Plaintiff further claims that Constellium terminated his employment in retaliation for resisting age discrimination. According to Plaintiff, Boone had a practice of preferring young candidates for vacant positions. While reviewing applications for managerial positions at the Ravenswood plant, Boone repeatedly expressed a preference for applicants below the age of 35. (Rogers Dep. 290.) In April 2015, Plaintiff and Boone conversed via email about a specific job vacancy at the plant. Plaintiff proposed a particular candidate to fill the vacancy, but Boone responded that he “would like to see a younger individual so we can develop the team for the long term.” (Boone Dep. 238.) Plaintiff insisted on hiring an older applicant. When asked about Boone's response, Plaintiff testified without elaboration, “I don't think he liked that.” (Rogers Dep. 290.)

         Plaintiff's Amended Complaint includes five counts. Counts I, II, IV, and V arise under the WVHRA and allege retaliation in response to gender and age discrimination, race discrimination, and racially hostile work environment. Count III alleges a common-law claim for retaliation in violation of the substantial public policy found in the Health Insurance Portabilitiy and Accountability Act (“HIPAA”).[3] Count III finds footing in the West Virginia appellate court's decision in Harless v. First National Bank, 246 S.E.2d 270 ( W.Va. 1978), and is commonly known as a Harless claim. At a telephonic status conference held April 25, 2017, Plaintiff voluntarily dismissed the Harless claim with the consent of Defendants. Defendants' Motion for Summary Judgment remains pending as to Counts I, II, IV, and V. The motion has been fully briefed and is ready for disposition.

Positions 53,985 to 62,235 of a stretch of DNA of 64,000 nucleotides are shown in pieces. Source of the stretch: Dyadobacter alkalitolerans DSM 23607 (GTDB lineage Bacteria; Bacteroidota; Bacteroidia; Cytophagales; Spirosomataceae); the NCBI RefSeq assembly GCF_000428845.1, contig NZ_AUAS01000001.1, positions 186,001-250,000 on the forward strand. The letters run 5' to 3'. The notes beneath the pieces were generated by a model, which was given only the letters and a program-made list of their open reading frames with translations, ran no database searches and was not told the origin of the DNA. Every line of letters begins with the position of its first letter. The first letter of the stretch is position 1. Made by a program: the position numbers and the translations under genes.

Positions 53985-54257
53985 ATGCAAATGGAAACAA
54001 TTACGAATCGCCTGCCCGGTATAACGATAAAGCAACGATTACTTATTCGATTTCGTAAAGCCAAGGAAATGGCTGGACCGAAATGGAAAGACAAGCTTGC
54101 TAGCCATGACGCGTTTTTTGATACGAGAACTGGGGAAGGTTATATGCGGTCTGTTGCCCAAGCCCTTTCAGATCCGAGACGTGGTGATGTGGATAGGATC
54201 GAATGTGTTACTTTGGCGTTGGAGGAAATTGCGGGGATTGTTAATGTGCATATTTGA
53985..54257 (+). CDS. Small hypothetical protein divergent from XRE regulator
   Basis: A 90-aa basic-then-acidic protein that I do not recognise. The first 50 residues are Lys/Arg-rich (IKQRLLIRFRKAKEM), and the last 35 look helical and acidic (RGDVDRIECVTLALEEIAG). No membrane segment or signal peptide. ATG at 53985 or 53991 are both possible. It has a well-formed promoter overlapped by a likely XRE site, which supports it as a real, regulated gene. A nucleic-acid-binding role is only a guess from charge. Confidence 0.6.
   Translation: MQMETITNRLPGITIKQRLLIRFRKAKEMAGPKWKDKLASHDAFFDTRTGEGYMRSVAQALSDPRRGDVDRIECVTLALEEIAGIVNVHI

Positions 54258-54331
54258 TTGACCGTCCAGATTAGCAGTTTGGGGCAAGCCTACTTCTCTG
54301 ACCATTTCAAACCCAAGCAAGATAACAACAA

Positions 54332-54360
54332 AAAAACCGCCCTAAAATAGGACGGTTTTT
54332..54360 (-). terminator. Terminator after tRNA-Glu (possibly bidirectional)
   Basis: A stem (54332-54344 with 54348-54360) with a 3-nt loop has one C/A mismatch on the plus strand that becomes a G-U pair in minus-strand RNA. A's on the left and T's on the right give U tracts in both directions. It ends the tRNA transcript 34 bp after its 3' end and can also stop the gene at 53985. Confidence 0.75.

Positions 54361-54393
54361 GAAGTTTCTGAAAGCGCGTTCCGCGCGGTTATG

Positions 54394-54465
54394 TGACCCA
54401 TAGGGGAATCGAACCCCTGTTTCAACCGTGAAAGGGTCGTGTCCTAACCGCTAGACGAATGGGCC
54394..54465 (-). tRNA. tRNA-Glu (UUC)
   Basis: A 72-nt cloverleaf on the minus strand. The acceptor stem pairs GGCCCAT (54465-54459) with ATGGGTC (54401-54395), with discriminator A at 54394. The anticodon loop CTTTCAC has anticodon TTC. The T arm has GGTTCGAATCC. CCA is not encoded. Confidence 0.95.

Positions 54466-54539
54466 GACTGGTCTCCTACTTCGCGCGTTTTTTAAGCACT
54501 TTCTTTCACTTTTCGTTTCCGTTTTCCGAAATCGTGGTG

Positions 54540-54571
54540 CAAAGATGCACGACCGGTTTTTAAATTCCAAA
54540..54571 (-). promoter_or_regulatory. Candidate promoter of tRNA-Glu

II. ...